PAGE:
A Change Every Hour
Sheffield Peabody’s diaries reveal how cyclical a farmer’s life could be. For several days in a row, he often records the work of plowing, planting, digging, or threshing. Over a period of many decades, moreover, such chores tend to recur at about the same time every year. Perhaps this is why, set against the wonders of 20th-century modernity, farm life increasingly appeared to be either picturesque and timeless—if one were mythologizing rural America—or simply boring. T.S. Baldwin speculated that “There must be a reason why so many young men leave their homes to seek a livelihood in towns and cities,” despite the seeming independence of farming, its “pure air, pure food, and good health.” Since Sheffield purchased and presumably read Baldwin’s book, the Practical Telephone Hand-Book & Guide to Telephonic Exchange, it is interesting to imagine how he evaluated his own lifetime on the farm. Did he agree with Baldwin that new technologies like the telephone could overcome “the evil effects of bad roads, the delays in transportation, the lonesomeness, the lack of companionship...which conceal from young men the normal attractions of a country life” (11-12)?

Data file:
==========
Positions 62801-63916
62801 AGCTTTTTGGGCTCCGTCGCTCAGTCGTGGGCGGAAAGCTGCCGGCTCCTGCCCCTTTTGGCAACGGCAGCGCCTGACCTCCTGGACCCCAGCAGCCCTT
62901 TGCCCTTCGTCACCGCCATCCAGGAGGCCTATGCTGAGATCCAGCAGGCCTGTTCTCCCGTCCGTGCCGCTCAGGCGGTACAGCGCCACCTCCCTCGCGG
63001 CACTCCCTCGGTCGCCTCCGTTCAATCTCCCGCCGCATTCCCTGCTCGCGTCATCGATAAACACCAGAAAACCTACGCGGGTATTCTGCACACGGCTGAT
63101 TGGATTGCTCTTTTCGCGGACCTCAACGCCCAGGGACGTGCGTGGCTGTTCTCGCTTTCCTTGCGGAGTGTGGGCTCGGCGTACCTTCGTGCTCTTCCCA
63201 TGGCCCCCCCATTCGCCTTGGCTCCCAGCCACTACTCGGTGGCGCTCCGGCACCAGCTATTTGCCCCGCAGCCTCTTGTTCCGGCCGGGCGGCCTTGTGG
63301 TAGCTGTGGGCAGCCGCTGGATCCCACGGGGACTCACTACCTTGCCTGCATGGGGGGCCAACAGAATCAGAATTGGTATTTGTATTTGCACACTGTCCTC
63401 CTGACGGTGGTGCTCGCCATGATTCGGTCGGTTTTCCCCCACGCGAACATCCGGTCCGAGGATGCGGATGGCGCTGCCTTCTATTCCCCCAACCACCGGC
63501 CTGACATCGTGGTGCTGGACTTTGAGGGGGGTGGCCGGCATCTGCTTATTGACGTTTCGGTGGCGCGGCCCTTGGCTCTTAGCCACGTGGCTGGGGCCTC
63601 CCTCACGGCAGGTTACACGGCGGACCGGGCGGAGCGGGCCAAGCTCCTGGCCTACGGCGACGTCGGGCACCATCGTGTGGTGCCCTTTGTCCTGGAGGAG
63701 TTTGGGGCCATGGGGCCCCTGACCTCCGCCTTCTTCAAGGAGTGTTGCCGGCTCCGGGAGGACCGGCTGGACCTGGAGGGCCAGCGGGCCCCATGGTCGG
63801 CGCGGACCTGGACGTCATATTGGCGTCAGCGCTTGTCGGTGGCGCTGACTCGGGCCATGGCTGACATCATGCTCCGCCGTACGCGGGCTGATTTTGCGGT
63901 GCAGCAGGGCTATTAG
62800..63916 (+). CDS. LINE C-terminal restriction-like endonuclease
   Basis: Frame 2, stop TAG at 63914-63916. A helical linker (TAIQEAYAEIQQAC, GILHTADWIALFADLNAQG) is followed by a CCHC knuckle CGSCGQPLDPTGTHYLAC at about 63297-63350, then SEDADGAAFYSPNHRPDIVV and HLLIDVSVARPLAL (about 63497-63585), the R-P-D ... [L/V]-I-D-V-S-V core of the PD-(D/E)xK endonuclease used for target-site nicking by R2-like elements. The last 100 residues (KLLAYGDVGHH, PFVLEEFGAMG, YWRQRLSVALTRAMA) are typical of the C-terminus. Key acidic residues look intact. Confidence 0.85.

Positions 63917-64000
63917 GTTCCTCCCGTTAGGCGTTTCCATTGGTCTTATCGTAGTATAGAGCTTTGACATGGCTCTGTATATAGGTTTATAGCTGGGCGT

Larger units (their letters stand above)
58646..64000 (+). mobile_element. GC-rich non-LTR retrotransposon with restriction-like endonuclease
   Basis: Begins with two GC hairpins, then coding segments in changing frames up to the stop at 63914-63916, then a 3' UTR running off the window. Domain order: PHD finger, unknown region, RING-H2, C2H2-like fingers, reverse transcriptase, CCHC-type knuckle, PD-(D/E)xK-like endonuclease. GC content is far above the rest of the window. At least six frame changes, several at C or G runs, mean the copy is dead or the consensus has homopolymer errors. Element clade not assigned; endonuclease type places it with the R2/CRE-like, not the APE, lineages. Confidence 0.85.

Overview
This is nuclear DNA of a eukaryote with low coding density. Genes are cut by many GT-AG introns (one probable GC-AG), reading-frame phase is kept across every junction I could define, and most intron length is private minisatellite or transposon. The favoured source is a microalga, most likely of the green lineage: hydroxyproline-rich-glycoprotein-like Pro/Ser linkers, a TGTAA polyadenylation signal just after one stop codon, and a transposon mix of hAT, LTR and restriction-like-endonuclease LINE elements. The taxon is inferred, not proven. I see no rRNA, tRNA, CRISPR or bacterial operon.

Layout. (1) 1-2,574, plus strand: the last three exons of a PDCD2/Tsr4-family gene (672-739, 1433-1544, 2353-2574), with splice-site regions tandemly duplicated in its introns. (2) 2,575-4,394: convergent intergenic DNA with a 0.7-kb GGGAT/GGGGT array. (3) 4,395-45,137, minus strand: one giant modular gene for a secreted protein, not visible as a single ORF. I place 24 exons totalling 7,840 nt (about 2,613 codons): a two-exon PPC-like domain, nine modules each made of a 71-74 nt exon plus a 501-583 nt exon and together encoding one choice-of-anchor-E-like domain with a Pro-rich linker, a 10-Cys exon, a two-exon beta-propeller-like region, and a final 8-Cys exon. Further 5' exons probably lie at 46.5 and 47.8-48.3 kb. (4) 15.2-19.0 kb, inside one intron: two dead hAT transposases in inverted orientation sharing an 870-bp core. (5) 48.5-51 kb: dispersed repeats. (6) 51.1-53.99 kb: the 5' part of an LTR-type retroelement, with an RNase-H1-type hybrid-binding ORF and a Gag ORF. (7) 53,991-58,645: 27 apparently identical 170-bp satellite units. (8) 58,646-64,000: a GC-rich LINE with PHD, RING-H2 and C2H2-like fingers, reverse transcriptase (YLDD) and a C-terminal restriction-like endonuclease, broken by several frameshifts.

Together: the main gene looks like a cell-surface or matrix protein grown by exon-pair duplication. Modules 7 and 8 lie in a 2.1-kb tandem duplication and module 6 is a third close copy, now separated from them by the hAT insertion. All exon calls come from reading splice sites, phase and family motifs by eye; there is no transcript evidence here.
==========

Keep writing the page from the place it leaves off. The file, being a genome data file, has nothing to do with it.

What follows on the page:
As Sheffield entered his seventies, we find him continuing traditional farm activities but also commenting with great interest upon modern life. In 1901, he traveled twice to the Pan American Exposition in Buffalo, NY (26 August, 30 October), perhaps noting at dusk the 240,000 light bulbs powered by Niagara Falls electricity. In the years following, he purchased books with titles like Practical Electricity and Dynamo Electric Machinery, not to mention a so-called “electric belt” whose shock was supposed to deliver health benefits. In the back of his 1901 journal, Sheffield (re-)quotes a gee-whiz maxim of the day: “With the aid of a microphone you can hear a fly walk.” Beginning in 1902, his home was connected to the wider world by telephone (26 July 1902), and electricity wasn’t the only marvel of the 20th century. Sheffield remarked upon automobiles—his son Starr eventually bought one to deliver Springwater’s mail—threshing machines (29 Sept. 1904) and a “flying machine” show in nearby Wayland (4 Sept. 1911).
It’s easy to envision a rural farmer gaping at the march of progress and writing (as Sheffield did on 10 April 1909) of “a change every hour.” But in this case he was writing about the weather—which is to say that farmers always had been attuned to subtle changes in climate, soil, agricultural practices, market trends, and off-farm opportunities. Sheffield always had been intrigued by novelty, even when it disrupted his life in fundamental ways, and in this sense he is a very modern figure that we might recognize in ourselves.
—Baldwin, T.S. Practical Telephone Hand-Book & Guide to Telephonic Exchange (Chicago: F.J. Drake & Co., 1902)